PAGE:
So the question is, are we safe with our credit card payments? Take a look at the image below, this is one of the online markets that we found where people can easily buy stolen credit card info, for as low as USD4.
So next time, be careful how you use your credit card of your favourite bank, if you don't want your info to be listed for sale! For safety reason we hid the cards' info, sorry if we couldn't show you the full details!
How to protect yourself from credit card fraud?
At the end of this article you will learn how to minimize the risk of any possible credit card fraud, but we can't guarantee you will be fully protected. The fact is, when you lose your sensitive info and money to hackers, it's either your mistake for not securing your credit card info or the shops' fault for not keeping your data safe when you made a purchase. In some rare cases, banks can also have data breaches.
Of course you don't have control over how much companies and banks are keeping your info secure, but at least you can follow certain rules from your side to protect your credit card.
Beware of skimming terminals
Next time when you are about to swipe your credit card, make sure that the device looks normal. Skimmers in most cases are bigger and longer than real terminals, so this is one way you can identify fraudulent devices. This guide is issued by Ingenico, a credit card terminal manufacturer, on how to identify skimmers.
You should also watch out for ATM skimmers. Although this happens in rare cases, to be safe, we suggest you to cash out from ATM's that are in safe places or inside the banks. Watch this short video and see how scammers have taken it to the next level.
Now let's learn more about online scammers and see how we can protect our credit card when making online payments.
Do not pay in public
Buying online with your phone while you are connected to public WiFi is a mistake. It's a big no. Wireless connections are vulnerable, also if the router is not secure, your information could be easily hacked. In this case, usually the hacker is around you and connecting to the same WiFi, waiting comfortably for your information to land in his/her laptop.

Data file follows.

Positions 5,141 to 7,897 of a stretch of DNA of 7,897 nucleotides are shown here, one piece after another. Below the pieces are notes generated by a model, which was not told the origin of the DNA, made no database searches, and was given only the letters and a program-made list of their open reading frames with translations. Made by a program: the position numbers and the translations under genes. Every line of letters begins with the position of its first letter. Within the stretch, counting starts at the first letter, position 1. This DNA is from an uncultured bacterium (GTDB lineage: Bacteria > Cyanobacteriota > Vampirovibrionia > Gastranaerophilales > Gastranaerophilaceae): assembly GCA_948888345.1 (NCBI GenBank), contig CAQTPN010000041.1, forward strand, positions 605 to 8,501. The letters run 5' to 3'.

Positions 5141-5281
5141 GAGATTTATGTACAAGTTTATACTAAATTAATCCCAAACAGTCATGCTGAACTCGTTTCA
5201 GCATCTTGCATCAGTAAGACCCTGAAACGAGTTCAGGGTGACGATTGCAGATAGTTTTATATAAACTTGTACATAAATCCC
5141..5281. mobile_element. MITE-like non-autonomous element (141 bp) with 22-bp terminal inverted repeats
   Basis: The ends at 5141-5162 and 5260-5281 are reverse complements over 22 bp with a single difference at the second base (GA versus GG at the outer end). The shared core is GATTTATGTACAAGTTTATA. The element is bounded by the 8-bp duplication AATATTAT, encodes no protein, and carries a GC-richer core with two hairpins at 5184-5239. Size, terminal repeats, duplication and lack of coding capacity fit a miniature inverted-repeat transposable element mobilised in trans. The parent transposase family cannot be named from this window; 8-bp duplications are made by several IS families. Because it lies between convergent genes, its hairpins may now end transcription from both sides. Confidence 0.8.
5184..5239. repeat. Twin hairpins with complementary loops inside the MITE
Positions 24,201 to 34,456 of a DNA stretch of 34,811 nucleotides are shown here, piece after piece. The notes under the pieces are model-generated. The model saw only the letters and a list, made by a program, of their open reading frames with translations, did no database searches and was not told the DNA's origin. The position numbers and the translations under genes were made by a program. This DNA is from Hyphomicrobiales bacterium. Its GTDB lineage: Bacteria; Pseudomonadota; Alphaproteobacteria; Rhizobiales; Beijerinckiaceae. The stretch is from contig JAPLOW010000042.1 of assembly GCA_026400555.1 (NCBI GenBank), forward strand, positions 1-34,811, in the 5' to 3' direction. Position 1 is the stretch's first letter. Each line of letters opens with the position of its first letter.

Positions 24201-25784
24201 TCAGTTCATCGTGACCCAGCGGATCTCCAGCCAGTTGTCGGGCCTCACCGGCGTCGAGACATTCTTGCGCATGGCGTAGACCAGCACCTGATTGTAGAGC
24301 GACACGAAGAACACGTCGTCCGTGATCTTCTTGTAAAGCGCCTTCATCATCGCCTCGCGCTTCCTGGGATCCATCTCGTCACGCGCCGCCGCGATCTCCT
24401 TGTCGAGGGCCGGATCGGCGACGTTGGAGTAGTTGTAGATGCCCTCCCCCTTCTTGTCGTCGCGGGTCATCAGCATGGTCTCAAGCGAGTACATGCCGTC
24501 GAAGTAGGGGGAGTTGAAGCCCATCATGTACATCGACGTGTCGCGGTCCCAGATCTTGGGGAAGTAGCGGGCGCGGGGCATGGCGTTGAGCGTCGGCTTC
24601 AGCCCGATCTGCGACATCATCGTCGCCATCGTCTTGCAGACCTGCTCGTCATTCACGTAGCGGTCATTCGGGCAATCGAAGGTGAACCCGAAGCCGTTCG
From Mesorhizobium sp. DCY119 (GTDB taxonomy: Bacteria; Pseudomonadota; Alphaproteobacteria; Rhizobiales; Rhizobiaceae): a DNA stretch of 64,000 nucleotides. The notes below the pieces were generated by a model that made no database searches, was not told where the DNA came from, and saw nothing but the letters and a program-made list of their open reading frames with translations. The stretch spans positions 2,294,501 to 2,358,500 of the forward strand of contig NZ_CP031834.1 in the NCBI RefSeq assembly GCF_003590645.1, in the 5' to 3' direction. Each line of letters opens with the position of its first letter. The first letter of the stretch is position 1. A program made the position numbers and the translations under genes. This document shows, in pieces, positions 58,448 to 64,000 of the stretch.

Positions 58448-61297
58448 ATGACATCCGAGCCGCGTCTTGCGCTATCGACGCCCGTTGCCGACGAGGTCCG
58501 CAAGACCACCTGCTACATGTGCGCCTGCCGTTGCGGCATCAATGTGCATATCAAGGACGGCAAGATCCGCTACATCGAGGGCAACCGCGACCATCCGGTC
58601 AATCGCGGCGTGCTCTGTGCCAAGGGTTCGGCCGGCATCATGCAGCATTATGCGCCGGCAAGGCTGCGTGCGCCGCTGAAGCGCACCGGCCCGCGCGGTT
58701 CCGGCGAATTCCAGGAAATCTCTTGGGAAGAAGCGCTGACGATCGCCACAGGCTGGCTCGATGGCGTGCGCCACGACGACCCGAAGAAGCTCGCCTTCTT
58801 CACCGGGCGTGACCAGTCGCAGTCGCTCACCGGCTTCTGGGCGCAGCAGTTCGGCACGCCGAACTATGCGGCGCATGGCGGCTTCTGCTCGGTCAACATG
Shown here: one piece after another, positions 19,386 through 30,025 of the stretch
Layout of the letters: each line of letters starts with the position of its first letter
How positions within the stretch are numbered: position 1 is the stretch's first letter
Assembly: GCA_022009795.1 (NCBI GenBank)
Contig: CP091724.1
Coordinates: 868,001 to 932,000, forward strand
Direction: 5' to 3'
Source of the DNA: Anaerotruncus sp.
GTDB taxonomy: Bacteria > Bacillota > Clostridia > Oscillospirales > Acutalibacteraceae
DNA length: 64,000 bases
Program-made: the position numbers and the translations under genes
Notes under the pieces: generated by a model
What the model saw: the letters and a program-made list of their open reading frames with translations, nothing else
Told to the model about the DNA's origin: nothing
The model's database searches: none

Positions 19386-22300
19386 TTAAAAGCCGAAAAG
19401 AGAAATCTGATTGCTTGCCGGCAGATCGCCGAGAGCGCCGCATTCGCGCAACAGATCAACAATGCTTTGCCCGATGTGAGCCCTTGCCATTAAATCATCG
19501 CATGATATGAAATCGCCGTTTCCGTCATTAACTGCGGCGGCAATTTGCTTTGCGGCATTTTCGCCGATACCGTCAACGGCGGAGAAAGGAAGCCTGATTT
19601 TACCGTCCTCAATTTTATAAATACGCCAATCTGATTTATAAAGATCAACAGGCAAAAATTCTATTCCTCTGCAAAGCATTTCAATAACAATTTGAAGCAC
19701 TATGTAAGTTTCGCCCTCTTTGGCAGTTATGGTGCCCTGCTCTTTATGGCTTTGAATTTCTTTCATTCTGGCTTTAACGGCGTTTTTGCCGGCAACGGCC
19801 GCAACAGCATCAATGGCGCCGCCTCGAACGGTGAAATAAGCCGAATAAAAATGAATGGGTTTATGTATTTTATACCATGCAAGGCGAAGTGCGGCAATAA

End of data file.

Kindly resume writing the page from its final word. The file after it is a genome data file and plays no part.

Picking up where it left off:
Double check the URLs
URLs can be tricky, a fake website can be exactly the same as the trusted one and their URLs could be 99% the same. So you could fall into the trap of inserting your credit card info to the wrong website. To be safe, in most cases try to enter your trusted website either by typing in the website's domain name in the URL bar or selecting from the Google search result.
Do not use the referral links provided from other websites or from emails, there is a slight chance that these links take you to the wrong destination.
It's not always about online payments, even when you want to login to your bank account, you had better use the URL bar and also make sure that the site is showing you the secure path “https” at the beginning of the website name, including the lock icon.
It happens to all of us that sometimes we need to use internet from devices that are not ours. It could be your friend's, your colleague's or maybe the PC at a guesthouse or even an internet café. If you want to check your email or enter any website, it is best to go incognito first.
Luckily most of the devices have the Chrome browser, so what you can simply do is to press and hold “Ctrl (Command key for Mac users) and Shift” and then click “N” on your keyboard. A new browser will open, then you can surf the web safer and if you close the browser, your info will not be kept in the memory of the browser.
But still our advice is to try your best not to make any transactions or logging into your account from other people's devices.
Here are some more quick tips!
- Online payment does not need your card's PIN or your date of birth, you only need to insert your card number, your name, address, card's expiration date, and CVV.
- Do not trust any email that is asking for your credit card number or your sensitive info by clicking the link.
- When paying with your credit card at some restaurant or shop, it is safer if they process the payment in your presence. Do not let them take away your card unless you trust them. These days everyone can get a credit card reader as cheap as RM15.
We agree with the fact that banks are developing more sophisticated technology and algorithms to prevent credit card fraud. The truth is, "if humans made it, then humans can break it". Unless the technology and security measures come from aliens, there is always a way for hackers to empty your credit card, it’s just matter of time.